The Metroidvania bits take place almost entirely in the grounds of Drac’s mansion. These sections are not integrated particularly well into the game show narrative, so they feel like the spaces inbetween. You need to find a character for the show, which involves traveling from place to place; and in an attempt to ensure that’s not boring, The Deep End Games throws some ghosts, statues, werewolves and skeletons at you. 

Navigating the mansion feels less than satisfying. There’s no map, for starters, so it’s possible to get lost through vague objectives (a pause menu vaguely wafts you in the direction of where you should go), or a confusion around where each place is. There’s no overarching structure to the mansion, so it’s easy for the corridors, attics and gardens to devolve into a mental mush. A lack of teleport portals and save rooms means it’s all more onerous than it should be. 

But it’s the combat that made me moan and groan. The weapons I gained were almost uniformly awful, finding new ways to suck with each unlock. A sword is splashy, giving zero sense of impact and barely any damage to boot. A spear performs a half-hearted dash with each swipe, causing me to pounce onto the end of enemies swords. A hammer takes so long to wind up that I had forgotten that I’d pressed the button in the first place. Only a Belmont-like whip makes up for things, but it comes so late that the damage is done.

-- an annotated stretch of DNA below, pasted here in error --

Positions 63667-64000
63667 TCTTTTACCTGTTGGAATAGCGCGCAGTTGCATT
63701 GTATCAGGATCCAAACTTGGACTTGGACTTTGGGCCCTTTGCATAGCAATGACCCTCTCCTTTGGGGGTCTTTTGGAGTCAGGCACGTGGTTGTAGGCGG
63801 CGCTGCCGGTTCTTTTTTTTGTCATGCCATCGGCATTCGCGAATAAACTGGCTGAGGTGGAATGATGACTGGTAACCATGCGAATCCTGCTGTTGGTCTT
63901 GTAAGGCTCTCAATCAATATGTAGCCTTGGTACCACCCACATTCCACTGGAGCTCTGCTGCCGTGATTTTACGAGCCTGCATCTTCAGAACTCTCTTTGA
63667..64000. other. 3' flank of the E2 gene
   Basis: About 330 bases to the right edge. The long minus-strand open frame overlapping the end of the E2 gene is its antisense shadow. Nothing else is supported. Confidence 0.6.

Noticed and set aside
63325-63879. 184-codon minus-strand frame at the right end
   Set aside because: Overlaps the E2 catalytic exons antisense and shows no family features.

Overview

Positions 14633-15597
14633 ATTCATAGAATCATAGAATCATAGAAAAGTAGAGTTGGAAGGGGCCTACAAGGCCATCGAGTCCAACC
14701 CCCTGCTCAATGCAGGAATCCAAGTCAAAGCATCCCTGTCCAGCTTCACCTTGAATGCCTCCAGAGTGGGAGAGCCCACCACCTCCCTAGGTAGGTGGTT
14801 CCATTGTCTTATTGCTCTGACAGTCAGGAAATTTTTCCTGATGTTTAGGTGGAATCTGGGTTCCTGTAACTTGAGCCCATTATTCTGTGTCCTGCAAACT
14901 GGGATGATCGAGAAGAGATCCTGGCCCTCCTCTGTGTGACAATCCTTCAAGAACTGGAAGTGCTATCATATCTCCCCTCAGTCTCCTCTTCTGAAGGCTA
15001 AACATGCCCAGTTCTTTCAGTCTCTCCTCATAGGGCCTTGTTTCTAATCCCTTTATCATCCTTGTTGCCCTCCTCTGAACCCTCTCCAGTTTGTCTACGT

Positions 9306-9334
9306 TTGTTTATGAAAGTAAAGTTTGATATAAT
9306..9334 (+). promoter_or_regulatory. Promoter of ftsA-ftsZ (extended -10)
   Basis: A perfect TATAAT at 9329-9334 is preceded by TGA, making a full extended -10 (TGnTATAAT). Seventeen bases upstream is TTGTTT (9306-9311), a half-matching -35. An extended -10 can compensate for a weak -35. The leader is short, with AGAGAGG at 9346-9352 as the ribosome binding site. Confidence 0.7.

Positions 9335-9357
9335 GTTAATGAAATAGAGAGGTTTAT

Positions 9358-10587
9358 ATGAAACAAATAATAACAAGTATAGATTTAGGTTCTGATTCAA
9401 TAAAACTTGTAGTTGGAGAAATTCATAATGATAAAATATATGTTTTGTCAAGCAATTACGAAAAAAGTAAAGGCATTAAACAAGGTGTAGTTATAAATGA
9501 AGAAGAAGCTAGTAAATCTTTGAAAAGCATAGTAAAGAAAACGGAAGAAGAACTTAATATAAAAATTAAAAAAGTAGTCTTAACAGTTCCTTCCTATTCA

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Romancelvania’s Goyles

There are special moves, gained from potential partners, but they’re so easy to accidentally trigger that I found myself firing them into walls and paintings, well before I reached a room with an enemy in it. Their cooldowns are so insufferably long, so I didn’t get them useable again in time. I ended up sticking to the main weapons and voting off the suitors who gave me the most unwanted (and accidentally triggered) specials.